Impacts of Urbanization on Groundwater

Changes in the Hydrological Cycle as a result of urbanization process

The three key services of water-supply, sanitation and drainage are crucial to the urbanization process. Substantial differences in development sequence exist between higher-income areas, where the process is normally planned in advance, and lower-income areas, where informal settlements are progressively consolidated into urban areas and may lack adequate provision of one or more of these three services. However, common factors include impermeabilization of a significant proportion of the land surface and major importation of water from outside the urban limits. Sanitation and drainage arrangements also have a fundamental effect on the urban hydrological cycle. They generally evolve with time and vary with differing patterns of urban development, but mains sewerage construction generally lags considerably behind population growth and water-supply provision.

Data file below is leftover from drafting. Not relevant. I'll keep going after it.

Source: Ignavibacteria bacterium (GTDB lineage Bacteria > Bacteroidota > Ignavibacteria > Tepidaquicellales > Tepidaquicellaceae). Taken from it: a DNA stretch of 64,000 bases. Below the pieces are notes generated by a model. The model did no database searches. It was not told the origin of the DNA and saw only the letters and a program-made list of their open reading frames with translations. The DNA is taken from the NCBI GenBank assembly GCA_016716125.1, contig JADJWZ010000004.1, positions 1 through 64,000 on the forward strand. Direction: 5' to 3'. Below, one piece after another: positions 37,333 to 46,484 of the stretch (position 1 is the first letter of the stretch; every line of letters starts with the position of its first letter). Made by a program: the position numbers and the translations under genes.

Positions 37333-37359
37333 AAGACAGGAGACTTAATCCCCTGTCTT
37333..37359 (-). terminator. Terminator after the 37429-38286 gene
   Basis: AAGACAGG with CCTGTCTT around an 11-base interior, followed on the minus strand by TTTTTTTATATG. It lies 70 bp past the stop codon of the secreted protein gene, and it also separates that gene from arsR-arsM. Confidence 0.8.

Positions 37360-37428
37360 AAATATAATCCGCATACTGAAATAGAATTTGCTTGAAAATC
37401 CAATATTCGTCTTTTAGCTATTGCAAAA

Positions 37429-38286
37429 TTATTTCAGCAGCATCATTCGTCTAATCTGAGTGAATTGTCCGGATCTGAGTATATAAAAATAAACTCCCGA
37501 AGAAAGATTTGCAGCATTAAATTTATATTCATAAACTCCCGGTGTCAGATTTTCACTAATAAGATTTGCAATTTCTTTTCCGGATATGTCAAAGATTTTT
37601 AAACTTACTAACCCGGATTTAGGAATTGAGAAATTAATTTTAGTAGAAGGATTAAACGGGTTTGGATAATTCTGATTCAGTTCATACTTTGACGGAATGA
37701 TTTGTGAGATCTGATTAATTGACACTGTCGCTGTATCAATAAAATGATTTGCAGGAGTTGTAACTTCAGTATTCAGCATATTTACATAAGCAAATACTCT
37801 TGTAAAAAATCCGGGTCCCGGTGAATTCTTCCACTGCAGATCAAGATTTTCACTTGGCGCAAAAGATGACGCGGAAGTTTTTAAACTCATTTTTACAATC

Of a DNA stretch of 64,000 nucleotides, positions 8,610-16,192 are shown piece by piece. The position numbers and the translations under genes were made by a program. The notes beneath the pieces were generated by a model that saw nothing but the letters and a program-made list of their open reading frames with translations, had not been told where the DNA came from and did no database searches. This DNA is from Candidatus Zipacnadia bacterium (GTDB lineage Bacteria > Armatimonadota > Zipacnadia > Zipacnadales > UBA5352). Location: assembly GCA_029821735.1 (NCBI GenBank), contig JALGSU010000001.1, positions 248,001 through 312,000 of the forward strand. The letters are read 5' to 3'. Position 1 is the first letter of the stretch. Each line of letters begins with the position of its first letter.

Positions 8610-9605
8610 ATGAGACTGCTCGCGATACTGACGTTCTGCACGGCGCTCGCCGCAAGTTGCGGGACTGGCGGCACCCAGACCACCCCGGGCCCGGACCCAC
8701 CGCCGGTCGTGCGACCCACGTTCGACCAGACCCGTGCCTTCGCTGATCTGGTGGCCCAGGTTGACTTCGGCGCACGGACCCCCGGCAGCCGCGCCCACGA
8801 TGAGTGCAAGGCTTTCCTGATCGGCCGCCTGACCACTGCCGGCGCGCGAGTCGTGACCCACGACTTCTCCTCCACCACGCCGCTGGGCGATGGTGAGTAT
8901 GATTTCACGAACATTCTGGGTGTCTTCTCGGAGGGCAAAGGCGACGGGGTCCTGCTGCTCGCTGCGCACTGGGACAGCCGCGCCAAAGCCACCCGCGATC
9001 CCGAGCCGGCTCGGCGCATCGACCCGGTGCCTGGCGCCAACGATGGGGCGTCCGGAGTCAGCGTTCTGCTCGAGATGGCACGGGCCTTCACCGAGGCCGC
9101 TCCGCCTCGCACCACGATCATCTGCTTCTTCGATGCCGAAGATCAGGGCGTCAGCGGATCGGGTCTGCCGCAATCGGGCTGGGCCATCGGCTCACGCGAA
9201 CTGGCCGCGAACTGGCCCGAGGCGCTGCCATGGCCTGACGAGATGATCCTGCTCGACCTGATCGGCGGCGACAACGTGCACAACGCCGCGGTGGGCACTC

Urbanization causes radical changes in the frequency and rate of subsurface infiltration with a general tendency to significantly increase volume and for quality to deteriorate substantially [1]. These changes cannot be measured directly, and are thus difficult to quantify, but in turn influence groundwater levels and flow regimes in underlying aquifers. Subsequently groundwater quality degradation occurs, both within the urban area itself and in downstream alluvial aquifers.

Groundwater Quality Deterioration within the City